The wide range of differences regarding the frequency of health care resources utilization and their costs among different countries can be explained by the variation of the methodology of cost assessments, the differences in treatment protocols adopted, and the prices of healthcare goods in each country in addition to a variety of fiscal years among studies. Moreover, the currency of the direct medical costs was not standardized in all studies which makes the comparison more difficult [29].

The direct medical costs of CHB patients among the productive age group (25–59 years) constitute 57% of the total cost in the current study. The highest disease burden is reported among 25–29 years age group which is 0.5 Int$ billion/year. These results are consistent with a study carried out in Togo, West Africa [30] where the highest burden of HBV is reported among 20–29 years, age group. However, in the USA, the disease causes a higher burden among the elderly [31].

The main limitation of the current study is the inability to estimate the indirect cost of CHB in Egypt due to a lack of data on productivity loss secondary to CHB. Additionally, extrapolation of the findings to the population level was done without adjustment to the contextual factors (e.g., occupation and residency).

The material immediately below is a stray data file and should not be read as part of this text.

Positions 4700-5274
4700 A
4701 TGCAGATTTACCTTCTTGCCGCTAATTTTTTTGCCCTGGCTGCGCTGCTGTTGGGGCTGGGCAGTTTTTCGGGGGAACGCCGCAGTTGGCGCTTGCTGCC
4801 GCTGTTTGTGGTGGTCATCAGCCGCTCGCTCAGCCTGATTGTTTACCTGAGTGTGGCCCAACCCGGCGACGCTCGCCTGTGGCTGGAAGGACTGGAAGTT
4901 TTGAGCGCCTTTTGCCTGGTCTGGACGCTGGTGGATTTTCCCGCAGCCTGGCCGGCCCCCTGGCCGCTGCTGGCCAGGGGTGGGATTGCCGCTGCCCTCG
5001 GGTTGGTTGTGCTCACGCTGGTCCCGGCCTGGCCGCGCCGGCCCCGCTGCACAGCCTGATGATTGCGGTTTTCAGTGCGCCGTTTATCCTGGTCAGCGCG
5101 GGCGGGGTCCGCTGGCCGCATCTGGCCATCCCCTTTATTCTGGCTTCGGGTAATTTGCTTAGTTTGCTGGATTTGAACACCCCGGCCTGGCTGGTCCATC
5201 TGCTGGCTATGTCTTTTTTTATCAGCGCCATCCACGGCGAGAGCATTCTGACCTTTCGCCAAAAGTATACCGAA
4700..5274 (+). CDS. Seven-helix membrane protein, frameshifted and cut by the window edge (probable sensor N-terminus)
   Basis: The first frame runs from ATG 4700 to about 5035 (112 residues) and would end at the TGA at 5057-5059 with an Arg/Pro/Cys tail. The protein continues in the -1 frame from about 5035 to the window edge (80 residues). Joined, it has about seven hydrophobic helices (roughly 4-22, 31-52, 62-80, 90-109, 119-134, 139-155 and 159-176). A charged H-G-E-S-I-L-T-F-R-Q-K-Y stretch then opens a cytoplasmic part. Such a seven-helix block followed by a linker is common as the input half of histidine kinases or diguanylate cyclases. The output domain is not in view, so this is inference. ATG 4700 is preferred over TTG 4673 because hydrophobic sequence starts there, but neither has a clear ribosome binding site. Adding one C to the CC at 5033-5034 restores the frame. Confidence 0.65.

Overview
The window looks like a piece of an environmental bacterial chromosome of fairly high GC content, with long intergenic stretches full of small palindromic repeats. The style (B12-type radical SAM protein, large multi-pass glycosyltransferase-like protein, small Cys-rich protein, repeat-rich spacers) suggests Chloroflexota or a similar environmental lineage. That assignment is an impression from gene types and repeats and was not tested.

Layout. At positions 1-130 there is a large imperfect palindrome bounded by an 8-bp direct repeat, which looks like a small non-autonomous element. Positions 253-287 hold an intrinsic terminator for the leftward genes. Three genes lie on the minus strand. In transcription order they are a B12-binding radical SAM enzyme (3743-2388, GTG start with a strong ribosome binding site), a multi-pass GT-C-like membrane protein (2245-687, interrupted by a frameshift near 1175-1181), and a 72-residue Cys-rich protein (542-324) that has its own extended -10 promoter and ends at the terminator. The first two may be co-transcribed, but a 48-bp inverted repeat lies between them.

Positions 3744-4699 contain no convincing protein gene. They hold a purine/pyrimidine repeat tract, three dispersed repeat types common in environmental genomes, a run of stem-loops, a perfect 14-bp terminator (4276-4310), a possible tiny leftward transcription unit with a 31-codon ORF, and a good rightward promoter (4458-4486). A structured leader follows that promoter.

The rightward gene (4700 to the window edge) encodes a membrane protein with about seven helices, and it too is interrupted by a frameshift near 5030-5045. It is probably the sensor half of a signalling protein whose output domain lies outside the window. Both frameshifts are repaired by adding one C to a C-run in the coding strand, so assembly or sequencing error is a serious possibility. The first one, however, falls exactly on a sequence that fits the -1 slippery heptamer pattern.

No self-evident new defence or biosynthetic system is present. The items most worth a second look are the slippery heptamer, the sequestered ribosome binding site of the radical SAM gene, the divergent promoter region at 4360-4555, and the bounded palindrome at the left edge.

Finally, the inability to compare the current study results with previous Egyptian studies due to lack of published data about the CHB economic burden in Egypt.

Conclusion

The current study clarifies the great burden of CHB related disease in Egypt. Strengthening the preventive and control measures is mandatory to alleviate such a burden. The health care resources utilization increases with the disease progression. This makes close monitoring of the CHB patients among 25–29 years regarding the liver condition as well as adherence to treatment is crucial to postpone the disease progression. This age group is the highest productive, highest fertile, and unfortunately contains the highest number of CHB patients in Egypt.

Enhancement of the vaccination efforts especially among those above 25 years is highly important. Hepatitis B vaccine is considered as a cost-effective measure for prevention of the disease with high efficacy as well.